Chapter 20: Manufacturing Enlightenment
I know it because it happened to me. While I was a student in the university I loved only one game, and that was argument. I hated every other game because all other games looked very childish. If you know argumentation, then there is no game compared to it. And I was going from one university to another university for debating, for eloquence competitions.
In Nagpur University it happened.. Two people always used to go, one person with me: one for and one against the subject. One, the person who had gone to speak against the subject, suddenly became sick. It was time to go to the university auditorium, and he had diarrhea. He said, “It is impossible; I cannot make it, I cannot go. I cannot remain even five minutes in the room and I have to run to the bathroom - how am I going to wait there for three or four hours continuously? And one never knows when our number is to come.impossible.”
So I said, “Don’t be worried. I will take care of it.”
He said, “How are you going to take care of it?”
I said, “You will see.”
I was for the subject. This was my approach always, that whoever was going with me.. It was a competition first in the affiliated colleges - you have to win in all the affiliated colleges - then the university competition, your own university competition, you have to win that. Then two people would be chosen. Then they had to decide which one was going to be for, and the other would be against. It was always troublesome because people wanted the stronger side.
With me it was never a problem. I always told them, “You choose the side you want to be on, and the remaining one is mine.”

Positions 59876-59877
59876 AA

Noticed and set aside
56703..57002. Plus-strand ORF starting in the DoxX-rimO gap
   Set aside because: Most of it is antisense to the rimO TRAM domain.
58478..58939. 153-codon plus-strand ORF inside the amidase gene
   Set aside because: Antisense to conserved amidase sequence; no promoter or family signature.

“But,” they said, “that never happens. People fight and then we have to draw chits for and against, or we have to go to the vice-chancellor to decide. With you it is so simple, you allow us the choice. What is the secret?”
I said, “There is no secret. If you know how to argue, it does not matter for what you are arguing. If you don’t know how to argue, then too it does not matter.”
I was speaking for. I spoke for, then it was the number of my opposing colleague; his name was Karl. I stood up and went to the opposite side. The vice-chancellor of Nagpur University was presiding. He said, “What! You have just spoken for, and now you are standing against?”
I said, “What can I do? The man who was to speak against is suffering from diarrhea. It is not my fault, and for me there is no problem.”
“But,” he said, “just now you have spoken for.”
I said, “Yes, I have spoken for. Now listen to me speaking against too. Just forget that I am the same person. Why bother about the person? - you have to listen to the argument. Who is arguing should not be your concern, your concern should be for the argument.”
He said, “Okay.”